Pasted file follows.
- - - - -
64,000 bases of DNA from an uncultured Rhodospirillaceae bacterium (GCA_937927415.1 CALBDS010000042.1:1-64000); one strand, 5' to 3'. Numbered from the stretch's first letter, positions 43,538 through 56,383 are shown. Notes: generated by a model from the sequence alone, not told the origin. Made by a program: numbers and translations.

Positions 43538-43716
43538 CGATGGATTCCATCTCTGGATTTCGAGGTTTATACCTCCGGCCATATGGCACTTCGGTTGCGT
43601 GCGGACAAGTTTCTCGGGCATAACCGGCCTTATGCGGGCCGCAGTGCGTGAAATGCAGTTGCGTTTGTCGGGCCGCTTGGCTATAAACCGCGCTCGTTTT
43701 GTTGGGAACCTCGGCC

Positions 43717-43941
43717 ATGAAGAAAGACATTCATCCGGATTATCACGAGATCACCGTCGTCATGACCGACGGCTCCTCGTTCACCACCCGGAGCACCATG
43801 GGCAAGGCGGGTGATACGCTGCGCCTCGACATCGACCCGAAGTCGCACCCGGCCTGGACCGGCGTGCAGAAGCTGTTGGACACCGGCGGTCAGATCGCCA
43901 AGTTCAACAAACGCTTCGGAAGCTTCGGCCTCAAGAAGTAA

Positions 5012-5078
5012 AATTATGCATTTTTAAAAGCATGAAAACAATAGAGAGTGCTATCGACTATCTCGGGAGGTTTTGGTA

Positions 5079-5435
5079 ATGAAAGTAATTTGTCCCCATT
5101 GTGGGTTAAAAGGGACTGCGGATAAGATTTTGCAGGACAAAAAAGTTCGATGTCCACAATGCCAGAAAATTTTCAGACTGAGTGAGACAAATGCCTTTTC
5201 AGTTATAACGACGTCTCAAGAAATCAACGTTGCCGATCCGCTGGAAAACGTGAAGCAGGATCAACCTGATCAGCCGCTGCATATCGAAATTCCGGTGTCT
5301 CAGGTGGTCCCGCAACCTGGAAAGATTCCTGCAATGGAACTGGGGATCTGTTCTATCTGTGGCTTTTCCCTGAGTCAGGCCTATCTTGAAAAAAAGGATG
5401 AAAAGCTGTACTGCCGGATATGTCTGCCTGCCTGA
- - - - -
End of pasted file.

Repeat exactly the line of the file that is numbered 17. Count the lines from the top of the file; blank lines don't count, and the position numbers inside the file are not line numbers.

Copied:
5401 AAAAGCTGTACTGCCGGATATGTCTGCCTGCCTGA